Punch, or the London Charivari, Volume 1, Complete eBook

This eBook from the Gutenberg Project consists of approximately 1,359 pages of information about Punch, or the London Charivari, Volume 1, Complete.

Looking as we do at the above-bridge navy, in a large and national light, we are not inclined to go into critical details, such as are to be met with, passim, in the shrewd and amusing work of “The Passenger on board the Bachelor.”  There may be something in the objection, that there is no getting comfortably into one of these boats when one desires to go by it.  It may be true, that a boy’s neglecting “to hold” sufficiently “hard,” may keep the steamer vibrating and Sliding about, within a yard of the pier, without approaching it.  But these are small considerations, and we are not sure that the necessity of keeping a sharp look out, and jumping aboard at precisely the right time, does not keep up that national ingenuity which is not the least valuable part of the English character.  In the same light are we disposed to regard the occasional running aground of these boats, which, at all events, is a fine practical lesson of patience to the passengers.  The collisions are not so much to our taste, and these, we think, though useful to a certain extent for inculcating caution, should be resorted to as rarely as possible.

We have not gone into the system of signals and “hand motions,” if we may be allowed to use a legal term, by which the whole of this navy is regulated; but these, and other details, may, perhaps, be the subject of some future article for we are partial to

[Illustration:  TAKING IT EASY.]

* * * * *

CORRESPONDENCE.

Newcastle-street, July —­, 1841.

MR. PUNCH,—­Little did I think wen i’ve bin a gaping and starin’ at you in the streats, that i shud ever happli to you for gustice.  Isntet a shame that peeple puts advurtusmints in the papers for a howsmaid for a lark, as it puts all the poor survents out of plaice into a dredfool situashun.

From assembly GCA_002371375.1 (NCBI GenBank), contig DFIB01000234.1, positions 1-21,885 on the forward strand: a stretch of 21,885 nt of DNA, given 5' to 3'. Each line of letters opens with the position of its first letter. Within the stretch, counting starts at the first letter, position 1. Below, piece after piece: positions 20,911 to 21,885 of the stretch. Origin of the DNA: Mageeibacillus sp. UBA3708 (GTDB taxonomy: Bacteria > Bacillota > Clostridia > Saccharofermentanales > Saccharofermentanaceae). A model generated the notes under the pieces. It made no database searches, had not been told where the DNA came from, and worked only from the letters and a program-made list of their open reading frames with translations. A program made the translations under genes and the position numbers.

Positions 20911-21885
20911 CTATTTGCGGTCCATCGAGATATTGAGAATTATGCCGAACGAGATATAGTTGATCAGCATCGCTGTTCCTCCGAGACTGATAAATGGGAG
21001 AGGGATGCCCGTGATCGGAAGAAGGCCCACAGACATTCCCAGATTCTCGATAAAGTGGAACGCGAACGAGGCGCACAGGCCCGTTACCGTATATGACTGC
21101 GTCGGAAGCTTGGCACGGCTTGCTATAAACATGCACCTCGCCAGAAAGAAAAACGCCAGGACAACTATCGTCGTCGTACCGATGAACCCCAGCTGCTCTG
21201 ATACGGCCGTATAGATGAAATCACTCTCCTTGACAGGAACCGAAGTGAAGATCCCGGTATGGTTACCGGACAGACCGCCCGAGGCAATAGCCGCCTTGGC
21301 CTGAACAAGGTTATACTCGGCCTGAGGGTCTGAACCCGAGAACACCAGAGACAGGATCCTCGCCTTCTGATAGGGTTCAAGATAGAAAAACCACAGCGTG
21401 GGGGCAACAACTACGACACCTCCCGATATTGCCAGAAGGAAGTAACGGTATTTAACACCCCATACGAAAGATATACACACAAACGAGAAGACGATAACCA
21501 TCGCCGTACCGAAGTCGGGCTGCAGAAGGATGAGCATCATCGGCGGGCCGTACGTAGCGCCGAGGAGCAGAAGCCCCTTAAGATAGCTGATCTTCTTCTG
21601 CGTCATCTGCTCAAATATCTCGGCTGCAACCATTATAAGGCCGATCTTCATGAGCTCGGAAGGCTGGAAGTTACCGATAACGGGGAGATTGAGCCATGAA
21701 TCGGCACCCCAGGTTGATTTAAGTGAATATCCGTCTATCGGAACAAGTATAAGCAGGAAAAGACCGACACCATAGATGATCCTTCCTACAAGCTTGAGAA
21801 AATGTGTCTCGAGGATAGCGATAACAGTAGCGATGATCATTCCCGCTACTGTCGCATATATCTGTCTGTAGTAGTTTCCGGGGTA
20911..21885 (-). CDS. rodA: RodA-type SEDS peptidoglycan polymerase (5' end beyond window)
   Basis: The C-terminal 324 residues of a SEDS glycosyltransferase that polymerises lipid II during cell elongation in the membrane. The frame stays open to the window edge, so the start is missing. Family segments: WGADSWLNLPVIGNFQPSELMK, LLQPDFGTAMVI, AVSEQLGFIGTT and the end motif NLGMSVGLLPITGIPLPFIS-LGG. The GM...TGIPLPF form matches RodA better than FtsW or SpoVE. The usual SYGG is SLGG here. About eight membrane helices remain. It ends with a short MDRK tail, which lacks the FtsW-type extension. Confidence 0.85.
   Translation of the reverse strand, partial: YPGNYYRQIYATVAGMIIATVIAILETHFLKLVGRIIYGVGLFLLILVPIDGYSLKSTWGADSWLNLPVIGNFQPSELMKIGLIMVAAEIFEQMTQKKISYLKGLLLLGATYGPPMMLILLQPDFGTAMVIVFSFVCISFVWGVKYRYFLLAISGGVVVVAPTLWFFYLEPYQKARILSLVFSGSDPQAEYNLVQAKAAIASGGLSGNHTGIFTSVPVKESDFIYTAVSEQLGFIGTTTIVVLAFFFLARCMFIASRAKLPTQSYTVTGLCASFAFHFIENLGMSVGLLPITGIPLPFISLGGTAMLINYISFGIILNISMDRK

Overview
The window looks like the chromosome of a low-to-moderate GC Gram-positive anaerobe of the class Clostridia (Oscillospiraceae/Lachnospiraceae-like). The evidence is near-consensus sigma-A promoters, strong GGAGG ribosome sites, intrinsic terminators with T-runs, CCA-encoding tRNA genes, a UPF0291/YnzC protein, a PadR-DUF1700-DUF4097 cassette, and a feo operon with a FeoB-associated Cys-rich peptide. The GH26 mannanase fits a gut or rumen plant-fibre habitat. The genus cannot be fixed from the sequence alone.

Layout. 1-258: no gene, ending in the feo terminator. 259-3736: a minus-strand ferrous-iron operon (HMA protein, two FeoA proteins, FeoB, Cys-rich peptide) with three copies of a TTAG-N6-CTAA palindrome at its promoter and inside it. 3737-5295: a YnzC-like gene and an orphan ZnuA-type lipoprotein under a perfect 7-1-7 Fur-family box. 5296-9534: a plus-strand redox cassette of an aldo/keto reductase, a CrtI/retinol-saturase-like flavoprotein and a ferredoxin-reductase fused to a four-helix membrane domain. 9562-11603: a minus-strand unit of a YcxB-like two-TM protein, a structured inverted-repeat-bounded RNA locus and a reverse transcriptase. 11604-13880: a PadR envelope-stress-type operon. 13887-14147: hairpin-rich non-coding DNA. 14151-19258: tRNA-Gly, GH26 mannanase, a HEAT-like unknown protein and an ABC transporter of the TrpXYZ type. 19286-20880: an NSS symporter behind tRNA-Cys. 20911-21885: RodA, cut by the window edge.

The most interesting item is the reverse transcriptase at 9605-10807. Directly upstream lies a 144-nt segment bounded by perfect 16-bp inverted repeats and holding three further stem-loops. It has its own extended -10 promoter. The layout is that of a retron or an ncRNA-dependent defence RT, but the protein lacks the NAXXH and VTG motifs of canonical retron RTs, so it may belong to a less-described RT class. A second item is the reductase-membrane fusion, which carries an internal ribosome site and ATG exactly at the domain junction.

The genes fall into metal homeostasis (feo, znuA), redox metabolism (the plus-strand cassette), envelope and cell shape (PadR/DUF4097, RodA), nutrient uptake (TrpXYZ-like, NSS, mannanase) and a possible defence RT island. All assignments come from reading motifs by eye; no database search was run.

As i alwuss gets a peep at the paper on the landin’ as i takes it up for breckfus, i was unfoughtunite enuf to see a para—­thingem-me-bob—­for a howsmaid, wanted in a nobbleman’s fameli.  On course, a young woman has a rite to better hursef if she can; so I makes up my mind at wunce—­has i oney has sicks pouns a ear, and finds my own t and shuggar—­i makes up my mind to arsk for a day out; which, has the cold mutting was jest enuf for mastur and missus without me, was grarnted me.  I soon clears up the kitshun, and goes up stares to clean mysef.  I puts on my silk gronin-napple gownd, and my lase pillowrin, likewise my himitashun vermin tippit, (give me by my cussen Harry, who keeps kumpany with me on hot-dinner days), also my tuskin bonnit, parrersole, and blacbag; and i takes mysef orf to South-street, but what was my felines, wen, on wringing the belle, a boy anser’d the daw, with two roes of brarse beeds down his jacket.

“Can i speek a word with the futman?” says i, in my ingaugingist manner.

“i’m futman,” says he.

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Punch, or the London Charivari, Volume 1, Complete from Project Gutenberg. Public domain.
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